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Spine (Phila Pa 1976). 1995 Sep 15;20(18):1997-2000; discussion 2000-1.

Outcome of unoperated discogram-positive low back pain.

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1
Charlotte Spine Center, North Carolina, USA.

Abstract

STUDY DESIGN:

No previous discography study has addressed the nonoperative outcome of low back pain.

OBJECTIVES:

This study was undertaken to retrospectively analyze the outcome of patients with documented single-level discogenic pain who were considered candidates for surgery but did not receive it.

SUMMARY OF BACKGROUND DATA:

The natural history of "discogenic" low back pain is unknown, and its treatment is controversial. Although positive discography is viewed as a valid diagnostic technique, the results of fusion surgery are often disappointing.

METHOD:

Twenty-five individuals (16 women, 9 men) underwent comprehensive evaluation (examination, radiography, objective disability determination). Study criteria included incapacitating low back pain, single-level + morphologic + provocative discogram, no surgery, and a minimum follow-up period of 3 years.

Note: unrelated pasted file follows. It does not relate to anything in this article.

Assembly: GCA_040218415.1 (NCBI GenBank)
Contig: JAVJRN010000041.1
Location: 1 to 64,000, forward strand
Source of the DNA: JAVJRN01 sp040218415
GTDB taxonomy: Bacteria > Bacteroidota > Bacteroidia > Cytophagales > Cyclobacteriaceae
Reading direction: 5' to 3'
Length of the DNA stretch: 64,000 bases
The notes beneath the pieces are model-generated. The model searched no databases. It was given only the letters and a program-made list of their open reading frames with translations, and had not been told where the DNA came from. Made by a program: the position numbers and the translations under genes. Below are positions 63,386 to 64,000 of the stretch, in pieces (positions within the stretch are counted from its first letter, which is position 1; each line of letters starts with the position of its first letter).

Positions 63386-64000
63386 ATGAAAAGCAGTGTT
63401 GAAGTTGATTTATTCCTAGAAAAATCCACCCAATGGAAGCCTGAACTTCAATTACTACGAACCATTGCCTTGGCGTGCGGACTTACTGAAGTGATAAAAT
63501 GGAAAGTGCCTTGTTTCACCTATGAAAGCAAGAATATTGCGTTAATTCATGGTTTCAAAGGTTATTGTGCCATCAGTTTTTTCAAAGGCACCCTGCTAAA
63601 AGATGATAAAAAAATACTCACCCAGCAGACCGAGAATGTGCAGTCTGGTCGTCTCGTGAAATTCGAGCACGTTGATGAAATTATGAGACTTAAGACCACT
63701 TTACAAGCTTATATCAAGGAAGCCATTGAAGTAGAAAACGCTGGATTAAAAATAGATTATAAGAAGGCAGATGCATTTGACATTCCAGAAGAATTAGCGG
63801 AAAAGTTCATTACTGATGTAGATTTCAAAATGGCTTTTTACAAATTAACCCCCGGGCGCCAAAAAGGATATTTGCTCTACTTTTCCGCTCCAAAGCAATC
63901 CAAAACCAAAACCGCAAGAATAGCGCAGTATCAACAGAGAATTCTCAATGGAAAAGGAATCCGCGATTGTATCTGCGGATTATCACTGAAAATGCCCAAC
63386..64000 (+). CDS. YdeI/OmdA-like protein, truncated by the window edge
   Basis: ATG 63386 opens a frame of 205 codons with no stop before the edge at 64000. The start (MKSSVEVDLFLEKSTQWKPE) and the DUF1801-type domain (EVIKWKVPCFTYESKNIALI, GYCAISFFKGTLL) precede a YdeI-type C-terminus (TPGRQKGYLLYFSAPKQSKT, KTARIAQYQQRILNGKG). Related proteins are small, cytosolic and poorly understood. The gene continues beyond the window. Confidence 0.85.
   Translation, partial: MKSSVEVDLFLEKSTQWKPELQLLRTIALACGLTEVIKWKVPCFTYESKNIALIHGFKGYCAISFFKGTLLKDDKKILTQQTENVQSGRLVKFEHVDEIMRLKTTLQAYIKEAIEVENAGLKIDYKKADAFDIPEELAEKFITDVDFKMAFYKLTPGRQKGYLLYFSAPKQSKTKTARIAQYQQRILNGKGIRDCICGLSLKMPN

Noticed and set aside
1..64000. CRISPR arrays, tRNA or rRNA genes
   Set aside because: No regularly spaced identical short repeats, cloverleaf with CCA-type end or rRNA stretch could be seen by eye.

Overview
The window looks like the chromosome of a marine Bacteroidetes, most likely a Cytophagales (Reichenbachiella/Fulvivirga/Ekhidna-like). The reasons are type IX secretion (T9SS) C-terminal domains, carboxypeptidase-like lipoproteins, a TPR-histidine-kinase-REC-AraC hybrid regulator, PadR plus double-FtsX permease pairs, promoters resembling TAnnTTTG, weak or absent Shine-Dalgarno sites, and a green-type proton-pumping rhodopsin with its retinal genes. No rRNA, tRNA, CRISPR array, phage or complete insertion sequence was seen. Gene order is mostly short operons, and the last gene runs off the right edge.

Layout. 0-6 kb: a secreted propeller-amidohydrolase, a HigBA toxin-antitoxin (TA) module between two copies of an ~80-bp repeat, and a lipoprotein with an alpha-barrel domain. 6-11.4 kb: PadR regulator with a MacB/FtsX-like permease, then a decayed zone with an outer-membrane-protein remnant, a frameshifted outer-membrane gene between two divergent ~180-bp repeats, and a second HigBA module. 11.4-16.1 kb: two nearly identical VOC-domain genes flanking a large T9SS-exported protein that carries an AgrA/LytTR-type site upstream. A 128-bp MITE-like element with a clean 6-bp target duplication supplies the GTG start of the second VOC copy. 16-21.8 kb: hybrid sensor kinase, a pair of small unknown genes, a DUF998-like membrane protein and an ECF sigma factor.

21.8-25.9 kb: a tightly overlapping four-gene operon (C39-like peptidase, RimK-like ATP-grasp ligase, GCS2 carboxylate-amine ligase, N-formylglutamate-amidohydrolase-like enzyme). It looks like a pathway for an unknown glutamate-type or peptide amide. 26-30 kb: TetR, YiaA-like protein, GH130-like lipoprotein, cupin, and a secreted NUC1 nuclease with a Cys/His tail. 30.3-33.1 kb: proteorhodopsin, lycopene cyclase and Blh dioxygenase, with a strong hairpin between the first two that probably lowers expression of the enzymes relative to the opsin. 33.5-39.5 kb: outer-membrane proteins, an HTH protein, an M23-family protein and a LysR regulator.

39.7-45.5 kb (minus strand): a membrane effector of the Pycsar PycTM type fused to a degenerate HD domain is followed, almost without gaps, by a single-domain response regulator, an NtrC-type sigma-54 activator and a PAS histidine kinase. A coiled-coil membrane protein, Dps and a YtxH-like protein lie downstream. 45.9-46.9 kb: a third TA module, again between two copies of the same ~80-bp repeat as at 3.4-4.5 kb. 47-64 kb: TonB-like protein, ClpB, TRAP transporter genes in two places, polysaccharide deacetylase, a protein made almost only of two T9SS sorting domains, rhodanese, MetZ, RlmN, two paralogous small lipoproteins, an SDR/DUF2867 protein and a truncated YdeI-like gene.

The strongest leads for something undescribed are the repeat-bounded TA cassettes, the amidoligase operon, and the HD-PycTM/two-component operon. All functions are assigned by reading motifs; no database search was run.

RESULTS:

Average age of patients at discography was 43 years and at study was 48 years; level of involvement in 10 patients was L4-L5 and in 15 patients were L5-S1. The mean follow-up period was 4.9 years (range, 3.3-7.0 years). The condition of 17 (68%) patients improved, two (8%) stayed the same, and six (24%) worsened. Improved patients had a shorter history of low back pain (3.5 yr vs. 11.0 yr) and older age at onset (45 versus 33 yrs.) Psychiatric disease was present in 66.7% (4 of 6) patients whose conditions worsened. Eighty percent (12 of 15) of patients receiving workers' compensation improved. There was no correlation between disc level, gender, smoking, and outcome.

CONCLUSIONS:

Discogenic low back pain improved in patients without psychiatric disease. Older age at onset and shorter duration of low back pain were favorable indicators. These results are comparable with or better than those reported for surgical treatment of this condition.

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PMID:
8578375
[Indexed for MEDLINE]

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